Performance appraisal of online MEDLINE access routes.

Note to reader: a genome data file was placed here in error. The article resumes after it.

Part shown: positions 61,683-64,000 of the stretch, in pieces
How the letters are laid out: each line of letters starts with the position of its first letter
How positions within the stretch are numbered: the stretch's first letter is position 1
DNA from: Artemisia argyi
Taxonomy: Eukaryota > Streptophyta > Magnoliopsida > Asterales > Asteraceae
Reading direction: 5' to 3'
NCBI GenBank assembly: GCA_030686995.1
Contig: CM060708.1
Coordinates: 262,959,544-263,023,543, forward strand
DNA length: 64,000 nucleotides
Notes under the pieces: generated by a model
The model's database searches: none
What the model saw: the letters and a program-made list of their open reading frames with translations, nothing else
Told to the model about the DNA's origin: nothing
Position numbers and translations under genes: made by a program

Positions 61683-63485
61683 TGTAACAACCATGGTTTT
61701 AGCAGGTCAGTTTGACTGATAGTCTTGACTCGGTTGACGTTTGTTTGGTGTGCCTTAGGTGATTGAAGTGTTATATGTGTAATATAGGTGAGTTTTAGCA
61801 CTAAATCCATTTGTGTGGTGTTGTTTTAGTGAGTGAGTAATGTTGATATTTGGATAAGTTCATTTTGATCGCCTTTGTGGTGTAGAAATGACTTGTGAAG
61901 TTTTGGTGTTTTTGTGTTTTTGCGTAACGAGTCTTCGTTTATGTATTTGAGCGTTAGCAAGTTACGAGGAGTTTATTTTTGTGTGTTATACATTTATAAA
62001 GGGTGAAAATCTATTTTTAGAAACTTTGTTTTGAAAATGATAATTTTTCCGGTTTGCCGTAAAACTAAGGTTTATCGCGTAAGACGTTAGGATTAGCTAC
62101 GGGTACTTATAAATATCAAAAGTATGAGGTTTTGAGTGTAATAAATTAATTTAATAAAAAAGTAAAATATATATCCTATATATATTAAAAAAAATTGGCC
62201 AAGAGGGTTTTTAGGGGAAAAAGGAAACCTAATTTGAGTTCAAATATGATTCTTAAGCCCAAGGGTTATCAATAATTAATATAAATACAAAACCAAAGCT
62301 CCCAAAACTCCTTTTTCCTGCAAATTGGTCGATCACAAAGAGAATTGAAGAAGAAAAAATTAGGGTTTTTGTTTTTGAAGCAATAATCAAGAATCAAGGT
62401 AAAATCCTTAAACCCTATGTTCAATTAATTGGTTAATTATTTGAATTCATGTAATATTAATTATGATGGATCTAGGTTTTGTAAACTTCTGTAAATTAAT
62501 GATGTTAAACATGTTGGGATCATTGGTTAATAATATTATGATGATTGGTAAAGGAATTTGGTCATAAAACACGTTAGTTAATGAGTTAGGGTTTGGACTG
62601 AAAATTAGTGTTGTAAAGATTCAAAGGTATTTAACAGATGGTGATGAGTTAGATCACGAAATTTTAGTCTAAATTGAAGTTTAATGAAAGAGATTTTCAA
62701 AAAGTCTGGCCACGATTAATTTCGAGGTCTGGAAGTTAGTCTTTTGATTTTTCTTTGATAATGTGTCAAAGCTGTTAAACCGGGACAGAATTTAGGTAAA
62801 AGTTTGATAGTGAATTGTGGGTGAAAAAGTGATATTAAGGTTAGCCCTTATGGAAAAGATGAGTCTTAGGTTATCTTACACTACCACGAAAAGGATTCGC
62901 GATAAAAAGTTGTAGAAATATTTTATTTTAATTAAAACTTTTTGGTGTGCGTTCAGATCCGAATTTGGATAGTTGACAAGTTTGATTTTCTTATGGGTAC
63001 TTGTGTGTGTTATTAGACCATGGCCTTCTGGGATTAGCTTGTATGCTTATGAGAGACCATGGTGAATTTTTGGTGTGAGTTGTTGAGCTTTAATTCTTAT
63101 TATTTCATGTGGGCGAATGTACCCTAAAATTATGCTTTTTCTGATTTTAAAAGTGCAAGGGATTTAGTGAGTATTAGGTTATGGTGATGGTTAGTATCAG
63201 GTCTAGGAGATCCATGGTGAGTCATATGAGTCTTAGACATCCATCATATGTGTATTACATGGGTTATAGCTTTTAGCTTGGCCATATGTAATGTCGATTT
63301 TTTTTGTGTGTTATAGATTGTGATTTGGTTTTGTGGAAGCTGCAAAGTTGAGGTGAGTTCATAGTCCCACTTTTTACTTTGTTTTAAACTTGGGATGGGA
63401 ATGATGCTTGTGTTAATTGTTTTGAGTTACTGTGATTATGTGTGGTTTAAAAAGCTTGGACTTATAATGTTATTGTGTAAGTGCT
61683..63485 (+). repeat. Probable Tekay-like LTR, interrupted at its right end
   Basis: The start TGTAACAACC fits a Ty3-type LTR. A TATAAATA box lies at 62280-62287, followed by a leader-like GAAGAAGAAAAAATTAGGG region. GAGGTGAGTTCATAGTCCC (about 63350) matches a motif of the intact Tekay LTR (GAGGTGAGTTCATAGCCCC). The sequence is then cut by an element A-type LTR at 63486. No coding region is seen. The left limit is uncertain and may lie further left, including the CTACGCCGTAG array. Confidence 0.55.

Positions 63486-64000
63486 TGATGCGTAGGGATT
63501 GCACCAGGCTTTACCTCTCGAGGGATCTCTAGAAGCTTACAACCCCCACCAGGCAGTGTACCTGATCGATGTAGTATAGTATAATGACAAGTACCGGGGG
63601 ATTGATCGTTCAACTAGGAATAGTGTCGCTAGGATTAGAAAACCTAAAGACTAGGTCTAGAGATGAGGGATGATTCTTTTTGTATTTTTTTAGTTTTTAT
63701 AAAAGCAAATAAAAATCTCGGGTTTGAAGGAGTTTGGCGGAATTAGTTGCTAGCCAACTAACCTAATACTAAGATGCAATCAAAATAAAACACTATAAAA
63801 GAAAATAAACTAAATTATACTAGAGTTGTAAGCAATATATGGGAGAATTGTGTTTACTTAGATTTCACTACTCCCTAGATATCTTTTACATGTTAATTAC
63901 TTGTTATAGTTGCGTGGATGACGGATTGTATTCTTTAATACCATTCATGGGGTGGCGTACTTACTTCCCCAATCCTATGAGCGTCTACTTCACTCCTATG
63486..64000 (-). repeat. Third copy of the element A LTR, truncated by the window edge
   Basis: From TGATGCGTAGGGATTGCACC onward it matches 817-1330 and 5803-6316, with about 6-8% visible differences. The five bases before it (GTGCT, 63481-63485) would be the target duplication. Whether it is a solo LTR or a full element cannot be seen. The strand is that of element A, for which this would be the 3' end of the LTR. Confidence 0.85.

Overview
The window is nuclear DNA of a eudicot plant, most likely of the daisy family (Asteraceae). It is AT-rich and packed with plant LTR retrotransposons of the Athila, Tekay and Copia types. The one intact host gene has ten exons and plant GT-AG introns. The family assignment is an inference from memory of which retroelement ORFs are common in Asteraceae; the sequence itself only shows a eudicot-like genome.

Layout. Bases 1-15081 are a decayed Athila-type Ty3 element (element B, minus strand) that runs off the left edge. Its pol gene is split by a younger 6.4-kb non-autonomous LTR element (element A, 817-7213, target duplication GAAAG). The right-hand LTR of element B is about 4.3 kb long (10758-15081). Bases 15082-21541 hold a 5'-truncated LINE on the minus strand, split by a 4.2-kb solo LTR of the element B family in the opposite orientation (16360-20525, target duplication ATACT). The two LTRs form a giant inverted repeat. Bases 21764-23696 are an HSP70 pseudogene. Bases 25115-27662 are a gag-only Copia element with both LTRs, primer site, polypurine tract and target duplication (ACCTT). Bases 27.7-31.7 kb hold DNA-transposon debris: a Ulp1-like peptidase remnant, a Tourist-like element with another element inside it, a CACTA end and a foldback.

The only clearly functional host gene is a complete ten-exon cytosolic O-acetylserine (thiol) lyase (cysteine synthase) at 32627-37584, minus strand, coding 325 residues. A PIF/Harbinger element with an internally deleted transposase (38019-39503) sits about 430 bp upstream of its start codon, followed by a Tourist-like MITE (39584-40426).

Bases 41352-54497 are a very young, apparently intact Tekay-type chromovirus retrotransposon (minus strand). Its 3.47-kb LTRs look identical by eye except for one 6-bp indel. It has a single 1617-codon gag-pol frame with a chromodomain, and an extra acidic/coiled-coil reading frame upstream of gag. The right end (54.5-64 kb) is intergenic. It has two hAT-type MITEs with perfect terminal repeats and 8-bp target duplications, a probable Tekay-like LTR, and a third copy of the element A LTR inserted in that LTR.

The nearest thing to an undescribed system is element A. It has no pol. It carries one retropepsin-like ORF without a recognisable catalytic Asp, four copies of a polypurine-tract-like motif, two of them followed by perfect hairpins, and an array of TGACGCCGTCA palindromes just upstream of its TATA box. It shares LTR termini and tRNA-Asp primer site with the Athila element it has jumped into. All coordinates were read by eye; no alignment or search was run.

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OBJECTIVE: To compare the performance and cost of 11 online MEDLINE systems with MEDLINE at Elhill. DESIGN: Comparative study. SYSTEMS: Eleven online daytime systems commercially available in North America offering the MEDLINE database. MEASURES: Number of relevant citations, number of irrelevant citations, proportion of searches producing no relevant citations and cost per relevant citation were analyzed for each system. Relevance and cost for each system were compared with direct searching of MEDLINE through NLM for librarian and clinician search strategies for 18 clinical questions. The citations retrieved by both strategies were pooled and rated for relevance on a 7-point scale. RESULTS: Numbers of relevant and irrelevant citations and cost per relevant citation were higher for clinician searches than librarian searches, reflecting the higher total number of citations retrieved by the clinician approaches. A lower proportion of clinician searches produced no relevant citations than librarian searches. CONCLUSIONS: Eleven daytime MEDLINE systems performed similarly in terms of retrieval and cost within similar searching groups. Clinicians, however, tended to capture larger overall retrievals resulting in higher numbers of relevant and irrelevant citations than librarians.
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